The soul of New Orleans is coming back. So are its jazz, R&B, and brass bands. Only slightly diminished by the ravages of Hurricane Katrina, the 37th annual New Orleans Jazz and Heritage Festival will once again bring the music of the Crescent City, along with zydeco, Cajun, gospel, blues, and rock, to the New Orleans
For six days (down from the customary seven), April 28-30 and May 5-7, the annual celebration known as Jazz Fest will host such marquee names as Bob Dylan and Elvis Costello. But its focus, capped by the fest-closing headliner Fats Domino, will be on local artists, with 92 percent of the more than 360 acts hailing from southern Louisiana.
''Jazz Fest heralds the return of the culture," said producer Quint Davis by telephone from the festival's New Orleans headquarters. ''That culture is vital internally as well as externally." With tourism a crucial source of income for the city, the festival -- which last year drew 400,000 visitors -- can provide an important financial boost. But to a city that lost everything, Davis said, the return of community members may mean even more. ''To get that music going, to bring those groups back, is a catalyst" for rebuilding, he said. ''We have 2,000 gospel singers alone. They're not professional touring groups with agents; they're church choirs. That has to come out of the community."
The festival is a high-intensity experience for fans and performers, as well as food vendors and craftspeople working at the site. From 11 a.m. to 7 p.m. on festival days, musicians perform virtually nonstop on stages and in tents spread around the Fair Grounds Race Course and in its grandstand. Although this year's festival may have fewer stages than last year's 12, Davis promises a full range of music.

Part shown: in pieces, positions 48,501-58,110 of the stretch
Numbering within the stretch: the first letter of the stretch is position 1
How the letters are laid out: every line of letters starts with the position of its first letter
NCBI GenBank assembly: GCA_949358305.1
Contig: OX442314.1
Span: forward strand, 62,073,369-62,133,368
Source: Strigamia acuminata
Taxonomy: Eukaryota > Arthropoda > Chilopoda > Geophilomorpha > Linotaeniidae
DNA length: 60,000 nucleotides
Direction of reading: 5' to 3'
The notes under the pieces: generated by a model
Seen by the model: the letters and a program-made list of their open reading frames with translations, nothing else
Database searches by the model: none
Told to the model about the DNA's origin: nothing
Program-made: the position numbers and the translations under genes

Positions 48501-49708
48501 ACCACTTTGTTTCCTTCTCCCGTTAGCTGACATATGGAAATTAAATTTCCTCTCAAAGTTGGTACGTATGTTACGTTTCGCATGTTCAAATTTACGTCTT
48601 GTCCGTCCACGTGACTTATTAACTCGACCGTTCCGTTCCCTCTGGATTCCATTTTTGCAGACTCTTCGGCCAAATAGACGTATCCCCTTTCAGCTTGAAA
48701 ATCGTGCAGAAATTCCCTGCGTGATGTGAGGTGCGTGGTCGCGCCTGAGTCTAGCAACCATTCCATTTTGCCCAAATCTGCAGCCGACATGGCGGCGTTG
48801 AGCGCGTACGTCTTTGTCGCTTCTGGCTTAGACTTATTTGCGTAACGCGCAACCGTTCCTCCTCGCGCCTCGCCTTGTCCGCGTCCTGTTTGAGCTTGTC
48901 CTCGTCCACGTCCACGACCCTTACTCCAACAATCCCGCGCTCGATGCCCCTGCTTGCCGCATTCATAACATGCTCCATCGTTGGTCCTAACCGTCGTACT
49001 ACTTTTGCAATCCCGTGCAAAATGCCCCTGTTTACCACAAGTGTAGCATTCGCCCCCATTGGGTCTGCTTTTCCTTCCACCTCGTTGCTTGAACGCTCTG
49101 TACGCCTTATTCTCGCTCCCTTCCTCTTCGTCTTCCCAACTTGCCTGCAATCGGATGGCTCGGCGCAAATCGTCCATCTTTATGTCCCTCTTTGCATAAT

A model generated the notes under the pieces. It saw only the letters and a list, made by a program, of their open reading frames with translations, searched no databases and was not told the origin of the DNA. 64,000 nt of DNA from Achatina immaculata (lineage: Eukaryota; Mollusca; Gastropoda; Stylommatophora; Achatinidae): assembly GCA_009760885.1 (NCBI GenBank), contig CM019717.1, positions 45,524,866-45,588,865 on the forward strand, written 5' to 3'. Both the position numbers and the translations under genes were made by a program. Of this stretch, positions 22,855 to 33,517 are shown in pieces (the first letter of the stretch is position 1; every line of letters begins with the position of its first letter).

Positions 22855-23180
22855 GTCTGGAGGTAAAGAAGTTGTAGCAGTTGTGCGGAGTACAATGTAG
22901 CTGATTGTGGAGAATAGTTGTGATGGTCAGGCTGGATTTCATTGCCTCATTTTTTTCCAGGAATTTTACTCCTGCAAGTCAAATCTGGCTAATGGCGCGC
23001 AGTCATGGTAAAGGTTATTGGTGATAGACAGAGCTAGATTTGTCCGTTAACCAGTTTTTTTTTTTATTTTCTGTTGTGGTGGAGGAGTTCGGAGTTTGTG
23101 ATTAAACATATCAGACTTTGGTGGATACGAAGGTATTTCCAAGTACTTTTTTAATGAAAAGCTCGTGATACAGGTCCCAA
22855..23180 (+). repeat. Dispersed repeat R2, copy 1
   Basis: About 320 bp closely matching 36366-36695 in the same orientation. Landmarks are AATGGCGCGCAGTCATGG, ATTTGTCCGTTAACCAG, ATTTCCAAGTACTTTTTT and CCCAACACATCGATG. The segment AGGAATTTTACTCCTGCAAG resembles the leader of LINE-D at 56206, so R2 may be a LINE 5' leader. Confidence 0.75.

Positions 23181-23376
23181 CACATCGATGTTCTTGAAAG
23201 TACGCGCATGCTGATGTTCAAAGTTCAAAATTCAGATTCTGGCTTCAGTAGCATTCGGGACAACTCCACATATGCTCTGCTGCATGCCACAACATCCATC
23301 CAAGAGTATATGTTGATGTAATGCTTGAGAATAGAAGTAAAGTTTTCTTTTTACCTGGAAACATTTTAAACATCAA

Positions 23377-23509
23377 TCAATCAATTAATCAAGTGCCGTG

''There will definitely be a gospel tent," said Davis, as well as a Cajun and zydeco stage, and two jazz tents. Even the newest performance area, created last year to showcase the street sounds of brass bands and Mardi Gras Indians, will be back. Two of the smaller areas, the Music Heritage and Lagniappe stages, may be combined, he said.
The lineup (viewable at www.nojazzfest.com) already includes local greats such as Allen Toussaint, Eddie Bo, Irma Thomas, and the Dixie Cups. The one notable absence will be the traditional closing set by the Neville Brothers. Singer Aaron Neville, said Davis, has asthma, and is staying out of the city on his doctor's orders.
There was never any danger, said Davis, of the festival not happening. ''We did not want a year to go by when there was no festival, even if it was in Boston," he said. The return to New Orleans, he said, is possible because of new sponsorship from
However, finding the regional acts who are the core of Jazz Fest was a challenge.
''We have a fest with 4,000 local musicians and . . . none of them were local anymore," said Davis. Starting in November, his organization began making calls, hooking into what Davis calls ''the musicians' underground." Often that involved putting bands back together. ''Yeah, I can come," was a common response. ''But my drummer is in North Carolina." Davis said the festival is helping transport and house many displaced musicians.
The return of Jazz Fest is ''a morale booster," says Irma Thomas, the singer known as the ''Soul Queen of New Orleans." Flooded out of both her home and her New Orleans club, the Lion's Den, Thomas is living in Gonzales, while her house, once declared ''60 to 100 percent demolished," is rebuilt.
''This will be great therapy to come home and still have the same festival that has been a major event in our careers," she said. ''We're celebrating the fact that we're still around to hone our craft and share our joy."
The effect reaches beyond the performers. Last year, for example, Jazz Fest featured food from 65 restaurants. Earlier this month, Davis said, 55 were committed to coming back. ''For many of them, they'll use that as a springboard to reopen," he said.
Contact Clea Simon, a freelance writer living in Cambridge, at email@example.com.